One of the many words commonly associated with the oil and gas industry — and one that can cover multiple segments of the industry — is rugged.
The word can describe the men and women on the drill rig or those traveling across the North American continent installing pipeline infrastructure. Rugged also comes to mind when talking about the equipment. Those involved in oil and gas say that this industry in particular subjects the equipment to some of the harshest conditions possible.
As a result, the non-motorized equipment — trailers — used to get the pipes, excavators, mats, generators and other items to the jobsites must be equally durable.
“In general, pipeline, drilling and heavy-haul operations are all looking for different features, yet they want the same high performance and results from their trucks and trailers. With that said, each contractor has slightly different specifications or manufacturing options that work best for their individual operations,” says Tare Kennedy, outside sales representative for Toledo, Illinois-based Ervin Equipment. “The common factors are the product’s reliability and performance. Downtime and mechanical failure are the most costly aspects of the contractor’s operation.”
One of the ways to reduce the likelihood of downtime due to equipment failure is clear communication between the manufacturer and the customer, a dealer and the customer or both.
“Our process when we design products is to understand how our customers are going to be using them,” says Patrick Jennissen, vice president of sales and marketing for Felling Trailers. “Historically, we have designed products for hauling construction equipment. As our products have expanded, we realize that customers may use them in a number of different ways. If we know they are also going to haul pipe, we will typically beef up certain wear areas or suggest different options like rollers, stops [and] tie downs in different places.”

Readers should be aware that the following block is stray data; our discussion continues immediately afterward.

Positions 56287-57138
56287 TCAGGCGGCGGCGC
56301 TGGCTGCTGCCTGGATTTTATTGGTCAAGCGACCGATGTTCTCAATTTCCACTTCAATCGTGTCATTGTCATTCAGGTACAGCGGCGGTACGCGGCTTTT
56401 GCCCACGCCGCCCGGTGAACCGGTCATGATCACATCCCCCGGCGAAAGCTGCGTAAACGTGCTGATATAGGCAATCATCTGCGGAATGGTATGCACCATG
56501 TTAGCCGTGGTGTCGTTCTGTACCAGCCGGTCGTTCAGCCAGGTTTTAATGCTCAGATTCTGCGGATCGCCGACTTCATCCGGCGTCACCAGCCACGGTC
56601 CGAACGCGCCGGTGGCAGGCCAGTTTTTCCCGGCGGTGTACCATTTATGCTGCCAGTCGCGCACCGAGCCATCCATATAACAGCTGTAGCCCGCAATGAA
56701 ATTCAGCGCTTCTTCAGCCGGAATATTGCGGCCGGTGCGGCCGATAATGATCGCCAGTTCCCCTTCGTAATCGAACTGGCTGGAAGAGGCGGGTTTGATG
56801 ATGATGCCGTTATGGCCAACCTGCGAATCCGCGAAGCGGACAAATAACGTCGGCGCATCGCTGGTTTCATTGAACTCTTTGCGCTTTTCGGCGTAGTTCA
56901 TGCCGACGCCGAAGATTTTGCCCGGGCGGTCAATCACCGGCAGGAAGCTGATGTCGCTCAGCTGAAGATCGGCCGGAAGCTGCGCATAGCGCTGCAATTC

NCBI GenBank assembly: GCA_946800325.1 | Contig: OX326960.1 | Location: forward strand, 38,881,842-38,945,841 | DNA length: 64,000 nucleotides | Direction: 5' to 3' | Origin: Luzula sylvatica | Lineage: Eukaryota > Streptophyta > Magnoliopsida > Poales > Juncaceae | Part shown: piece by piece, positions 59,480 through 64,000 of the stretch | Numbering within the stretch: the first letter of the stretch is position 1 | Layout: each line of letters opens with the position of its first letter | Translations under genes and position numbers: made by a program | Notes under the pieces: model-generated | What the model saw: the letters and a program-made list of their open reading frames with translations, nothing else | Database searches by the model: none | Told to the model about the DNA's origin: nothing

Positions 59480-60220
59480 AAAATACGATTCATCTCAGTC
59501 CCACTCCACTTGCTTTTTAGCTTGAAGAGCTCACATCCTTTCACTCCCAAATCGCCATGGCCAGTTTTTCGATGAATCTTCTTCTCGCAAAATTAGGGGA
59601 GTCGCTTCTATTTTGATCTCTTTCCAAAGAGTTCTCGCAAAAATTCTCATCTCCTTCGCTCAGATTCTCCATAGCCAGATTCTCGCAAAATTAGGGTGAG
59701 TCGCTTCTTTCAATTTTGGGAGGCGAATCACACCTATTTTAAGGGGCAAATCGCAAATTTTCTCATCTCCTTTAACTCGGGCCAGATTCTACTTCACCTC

The Sauk Centre, Minnesota-based manufacturer has found that in addition to durability, customers want their trailers to make jobs easier as well as the ability to do more with less.
“We build products specific to our customers’ needs. If adding a certain feature or customization can save them time and money we try to get that done for them,” Jennissen says. “We have found customers are always looking to do more with less, so innovative designs and materials that are giving better strength to weight ratios have been very popular the last few years. We have also found aesthetics to be more important, not only do they want the trailer to last they also want to make sure that it looks good.”
On the retail end, Kennedy, with 22 years of heavy-haul and product manufacturing experience, has seen the same thing.
“Exact specifications can get very intricate based on the specific task to be performed in the oil patch,” he says. “Operators request different neck designs, trailer widths and lengths as well as varying axle weights. Tail rollers also can be placed in different areas throughout the trailer body.”
Felling is not alone when it comes to custom trailers. Customization is one of the reasons Talbert Mfg., of Rensselaer, Indiana, began marketing its Oilfield Series in 2012, according to Greg Smith, vice president of sales and marketing at Talbert.